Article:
I'd like to buy one of those two lenses for filming with a EOS 600D:

  • Tamron SP AF 28-75mm F/2.8 XR Di LD Aspherical [IF] MACRO
  • Tamron SP 24-70mm F/2.8 Di VC USD

I am aware of the following differencies of the two lenses.

Advantages 28-75mm:

  • Some websites claim this lense to be parfocal, which might be interesting for filming.
  • It's lighter (510g vs 825g)
  • Slightly lower minimum object distance (33 vs 38cm)
  • It costs less than half of the 24-70

Advantages 24-70mm:

  • Vibration compensation (which I always switch off during filming)
  • USD motor (which doesn't seem to be important for filming)

From that the 28-75 clearly seems to be the better choice.

Is there anything I am missing? Are there any other points to consider?

1 Answer 1


Yes, there is a lot you are missing.

The 24-70 has substantially better transmittance (more light makes it through the lens), slightly better sharpness, significantly less chromatic aberration, 2 more diaphragm blades (better, more round bokeh), full time manual focus (can auto-focus at the start of a shot but still adjust after starting shooting).

Also, image stabilization can be very helpful when shooting video. If you are on a tripod you shouldn't, but if you are shooting free-hand, it is a good thing unless you need quick, lag free panning (which would be a problem due to your rolling shutter on a 600d anyway).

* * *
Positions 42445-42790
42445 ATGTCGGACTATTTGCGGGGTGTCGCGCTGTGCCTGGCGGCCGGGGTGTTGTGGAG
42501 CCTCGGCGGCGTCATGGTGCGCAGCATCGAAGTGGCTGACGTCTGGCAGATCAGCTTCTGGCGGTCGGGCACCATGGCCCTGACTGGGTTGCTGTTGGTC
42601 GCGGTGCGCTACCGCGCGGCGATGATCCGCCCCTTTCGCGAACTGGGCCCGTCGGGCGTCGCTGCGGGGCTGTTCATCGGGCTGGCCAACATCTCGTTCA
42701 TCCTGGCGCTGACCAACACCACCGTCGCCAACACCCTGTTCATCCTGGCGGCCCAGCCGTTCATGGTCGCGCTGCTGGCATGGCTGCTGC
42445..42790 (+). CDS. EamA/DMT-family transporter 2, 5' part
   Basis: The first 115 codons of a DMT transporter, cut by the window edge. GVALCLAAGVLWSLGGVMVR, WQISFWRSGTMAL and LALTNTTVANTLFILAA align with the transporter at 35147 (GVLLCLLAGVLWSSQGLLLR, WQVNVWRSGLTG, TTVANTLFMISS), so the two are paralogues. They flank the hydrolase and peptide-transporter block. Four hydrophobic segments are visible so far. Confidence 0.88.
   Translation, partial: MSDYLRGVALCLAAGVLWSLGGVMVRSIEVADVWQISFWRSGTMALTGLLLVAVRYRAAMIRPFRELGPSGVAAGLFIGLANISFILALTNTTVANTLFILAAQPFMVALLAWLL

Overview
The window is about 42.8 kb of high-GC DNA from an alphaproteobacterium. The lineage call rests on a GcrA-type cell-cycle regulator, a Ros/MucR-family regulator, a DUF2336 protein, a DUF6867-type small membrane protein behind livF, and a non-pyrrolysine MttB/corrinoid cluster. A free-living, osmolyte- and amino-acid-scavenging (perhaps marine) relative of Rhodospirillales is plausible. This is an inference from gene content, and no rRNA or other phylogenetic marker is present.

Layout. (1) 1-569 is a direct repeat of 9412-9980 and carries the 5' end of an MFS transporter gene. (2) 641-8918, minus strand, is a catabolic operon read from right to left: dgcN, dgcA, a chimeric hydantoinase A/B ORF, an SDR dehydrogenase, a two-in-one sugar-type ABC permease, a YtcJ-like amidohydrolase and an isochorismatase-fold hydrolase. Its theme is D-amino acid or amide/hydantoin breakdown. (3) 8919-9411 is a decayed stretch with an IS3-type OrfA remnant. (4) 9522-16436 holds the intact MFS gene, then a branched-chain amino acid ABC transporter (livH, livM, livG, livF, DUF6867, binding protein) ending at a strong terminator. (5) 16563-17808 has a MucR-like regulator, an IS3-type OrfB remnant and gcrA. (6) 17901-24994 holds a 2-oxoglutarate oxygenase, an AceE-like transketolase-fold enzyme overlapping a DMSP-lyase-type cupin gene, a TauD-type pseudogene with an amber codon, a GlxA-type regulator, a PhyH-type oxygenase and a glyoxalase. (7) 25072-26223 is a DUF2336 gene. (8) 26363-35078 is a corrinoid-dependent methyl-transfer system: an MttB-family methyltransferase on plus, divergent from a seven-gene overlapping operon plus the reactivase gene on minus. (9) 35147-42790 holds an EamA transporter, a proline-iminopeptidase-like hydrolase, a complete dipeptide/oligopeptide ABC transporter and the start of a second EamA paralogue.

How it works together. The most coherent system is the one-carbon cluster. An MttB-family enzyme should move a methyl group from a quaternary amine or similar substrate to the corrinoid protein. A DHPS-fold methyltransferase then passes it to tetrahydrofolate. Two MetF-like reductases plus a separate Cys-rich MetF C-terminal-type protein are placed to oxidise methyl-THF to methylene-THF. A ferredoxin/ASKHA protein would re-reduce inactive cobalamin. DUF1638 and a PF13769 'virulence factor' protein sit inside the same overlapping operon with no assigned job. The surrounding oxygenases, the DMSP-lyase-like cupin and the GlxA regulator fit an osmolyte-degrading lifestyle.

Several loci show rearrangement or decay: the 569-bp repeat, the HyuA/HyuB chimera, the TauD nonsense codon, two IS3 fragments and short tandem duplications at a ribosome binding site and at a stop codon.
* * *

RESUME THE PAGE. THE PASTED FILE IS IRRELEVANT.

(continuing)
While I don't recommend putting too much stock in the overall score that DXoMark produces, there individual discreet stat comparisons are generally reasonably good. You can find the comparison for these two lenses on the 700D listed here. (Sadly, they did not have data for the 600D specifically.)

  • That's a great site I wasn't aware of until now. Thanks!
    – nwsp
    Jun 30, 2014 at 17:00
  • @nwsp - do keep in careful mind the limitations of that site that I mentioned. The general scores they give and even the megapixel sharpness aren't that particularly useful. The sharpness graphs and stuff like CA and other measurable, direct stats are useful though.
    – AJ Henderson
    Jun 30, 2014 at 17:26

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